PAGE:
* Foreign ministers set to expand criteria for sanctions
* First companies to be added to EU sanctions list
* Ministers to discuss trigger for economic sanctions
(Repeats to fix formatting on screen)
By Adrian Croft and Justyna Pawlak
BRUSSELS, May 12 The European Union agreed to
impose sanctions on two Crimean companies and 13 more Russians
and Ukrainians on Monday, stepping up its response to Moscow's
annexation of the Ukrainian peninsula and its support for
It was the first time the EU's 28 governments had taken aim
at corporations rather than individuals, but the measures still
fall far short of Washington's sanctions against 17 companies.
The EU was due to publish the names of the new sanctions
targets later on Monday, as the decision entered into force.
The EU's reticence in imposing sanctions against Russia over
its support for pro-Russian groups in Ukraine reflects concerns
among many of its member states about trade and industrial ties
and heavy reliance on Russian energy.
Diplomatic sources said France planned to press ahead with a
1.2 billion euro ($1.66 billion) contract to sell Mistral
helicopter carriers to Russia because scrapping it would do more
damage to France than to Russia.
The ministers meeting in Brussels did, however, discuss
possible triggers for tougher sanctions, with big EU powers
Germany, France and Britain all suggesting that Russia must be
punished if it undermined Ukraine's presidential election on May
A joint statement after the meeting said the EU would "pay
particular attention to all parties' attitude and behaviour
towards the holding of free and fair presidential elections when
deciding about possible future measures".
The ministers also met Didier Burkhalter, head of the
Organisation for Security and Cooperation in Europe, who has
drawn up a peace plan for Ukraine.
"We have decided to adopt a new list of people subject to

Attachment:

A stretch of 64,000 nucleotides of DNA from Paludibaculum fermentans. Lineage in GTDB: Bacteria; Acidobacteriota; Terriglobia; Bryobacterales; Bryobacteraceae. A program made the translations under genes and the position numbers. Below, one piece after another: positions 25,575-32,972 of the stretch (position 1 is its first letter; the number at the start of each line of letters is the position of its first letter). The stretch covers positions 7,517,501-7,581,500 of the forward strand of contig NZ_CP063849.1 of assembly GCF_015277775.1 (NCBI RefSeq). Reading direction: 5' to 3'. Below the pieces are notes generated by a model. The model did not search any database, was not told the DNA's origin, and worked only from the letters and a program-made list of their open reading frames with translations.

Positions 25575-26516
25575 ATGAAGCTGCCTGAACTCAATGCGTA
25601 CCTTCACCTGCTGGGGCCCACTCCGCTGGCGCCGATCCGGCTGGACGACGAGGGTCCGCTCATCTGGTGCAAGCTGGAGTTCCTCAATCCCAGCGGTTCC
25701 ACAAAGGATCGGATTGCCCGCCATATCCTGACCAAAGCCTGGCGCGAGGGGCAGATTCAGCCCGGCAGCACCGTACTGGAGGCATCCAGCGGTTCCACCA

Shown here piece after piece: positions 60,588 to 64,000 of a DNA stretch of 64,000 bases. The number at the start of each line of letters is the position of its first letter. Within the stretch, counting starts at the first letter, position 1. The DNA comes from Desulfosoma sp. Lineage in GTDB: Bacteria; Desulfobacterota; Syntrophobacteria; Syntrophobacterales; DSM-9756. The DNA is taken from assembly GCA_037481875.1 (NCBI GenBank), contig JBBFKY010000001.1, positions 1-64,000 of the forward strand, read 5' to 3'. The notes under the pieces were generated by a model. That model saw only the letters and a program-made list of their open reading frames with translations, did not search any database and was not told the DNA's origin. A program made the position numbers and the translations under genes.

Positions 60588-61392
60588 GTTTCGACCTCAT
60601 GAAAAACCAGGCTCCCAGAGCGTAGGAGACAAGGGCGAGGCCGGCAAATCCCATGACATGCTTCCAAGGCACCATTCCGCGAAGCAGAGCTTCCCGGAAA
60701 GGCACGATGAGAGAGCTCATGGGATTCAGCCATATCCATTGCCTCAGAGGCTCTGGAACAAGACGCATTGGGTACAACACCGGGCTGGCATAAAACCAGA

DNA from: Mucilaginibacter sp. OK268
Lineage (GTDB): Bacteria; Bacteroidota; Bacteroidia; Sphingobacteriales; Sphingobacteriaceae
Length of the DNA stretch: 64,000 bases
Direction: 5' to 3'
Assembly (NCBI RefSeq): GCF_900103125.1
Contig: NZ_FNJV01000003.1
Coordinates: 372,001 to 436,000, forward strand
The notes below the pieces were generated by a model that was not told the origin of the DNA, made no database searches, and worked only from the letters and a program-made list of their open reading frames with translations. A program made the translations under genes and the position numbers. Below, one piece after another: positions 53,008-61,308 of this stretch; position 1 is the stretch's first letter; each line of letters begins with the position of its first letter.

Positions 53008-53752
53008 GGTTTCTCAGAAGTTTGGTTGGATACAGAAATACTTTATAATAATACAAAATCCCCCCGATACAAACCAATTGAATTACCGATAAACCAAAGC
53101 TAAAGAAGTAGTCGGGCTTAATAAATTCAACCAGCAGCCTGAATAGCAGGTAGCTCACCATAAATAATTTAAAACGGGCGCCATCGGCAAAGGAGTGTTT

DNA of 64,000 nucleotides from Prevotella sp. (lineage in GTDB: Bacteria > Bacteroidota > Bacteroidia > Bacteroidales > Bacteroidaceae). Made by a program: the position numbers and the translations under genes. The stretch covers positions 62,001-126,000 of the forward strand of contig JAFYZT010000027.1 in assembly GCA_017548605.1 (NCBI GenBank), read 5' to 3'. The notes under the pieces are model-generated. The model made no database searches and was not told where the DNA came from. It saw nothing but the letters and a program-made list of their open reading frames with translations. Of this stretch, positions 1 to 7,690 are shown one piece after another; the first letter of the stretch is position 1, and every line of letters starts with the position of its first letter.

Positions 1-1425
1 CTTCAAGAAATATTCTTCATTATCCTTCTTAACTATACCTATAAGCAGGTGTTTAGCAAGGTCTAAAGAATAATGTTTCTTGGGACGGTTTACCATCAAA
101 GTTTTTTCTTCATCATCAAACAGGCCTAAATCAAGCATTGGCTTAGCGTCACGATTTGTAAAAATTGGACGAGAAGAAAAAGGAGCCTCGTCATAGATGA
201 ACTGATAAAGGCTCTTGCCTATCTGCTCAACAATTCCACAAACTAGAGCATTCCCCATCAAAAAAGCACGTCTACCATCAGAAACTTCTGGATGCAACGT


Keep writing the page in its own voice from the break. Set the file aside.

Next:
sanctions as well as entities that have benefited from the
illegal annexation of Crimea," French European Affairs Minister
Harlem Desir said on the sidelines of the meeting.
"This decision has confirmed the EU's great determination to
make sure the territorial integrity and sovereignty of Ukraine
As they arrived for the talks, several ministers denounced
as illegal Sunday's separatist referendums organised by
pro-Russian rebels in eastern Ukraine.
"These attempts at referendums have zero credibility in the
eyes of the world, they are illegal by anybody's standards,"
British Foreign Secretary William Hague told reporters.
The EU ministers were also expected to endorse a broadening
of the legal rules for sanctions on Russia, making it easier to
freeze the assets of companies involved in the Ukraine crisis.
For now, the scope of new sanctions remains limited to firms
or other organisations linked to Russia's annexation of Crimea,
and the EU will not target high-profile firms such as the
Russian energy giant Gazprom.
The EU has previously imposed asset freezes and visa bans on
48 Russians and Ukrainians over the annexation of Crimea.
Chancellor Angela Merkel and President Francois Hollande
said on Saturday that Germany and France were ready to agree
more extensive sanctions against Russia if it obstructed the May
Hague took a similar line on Monday, saying Britain wanted
the EU to intensify preparations for sanctions "if the
circumstances require it, particularly determined by the Russian
attitude to the elections on May 25".
German Foreign Minister Frank-Walter Steinmeier said he
would travel to Kiev on Tuesday and possibly to eastern and
southern Ukraine to try to convince people there that building
bridges between different sides was the only solution.
"We have to be prepared for what to do if someone prevents
the elections on May 25. It that is going to happen ... then we
have to think about further sanctions," he said.
But Austria's Sebastian Kurz opposed tougher sanctions.
"We should not yearn for economic sanctions as they would
not only hit Russia but also definitely hit us ... If we went a
step further with our sanctions with every provocation, we would
already have war," he said.
Some EU governments fear that trade sanctions against Russia
could undermine their own economies, just recovering from the
financial crisis, and provoke Russian retaliation. Among those
most reluctant to intensify sanctions are Italy, Greece, Cyprus,
Bulgaria, Luxembourg and Spain.
(Editing by Kevin Liffey)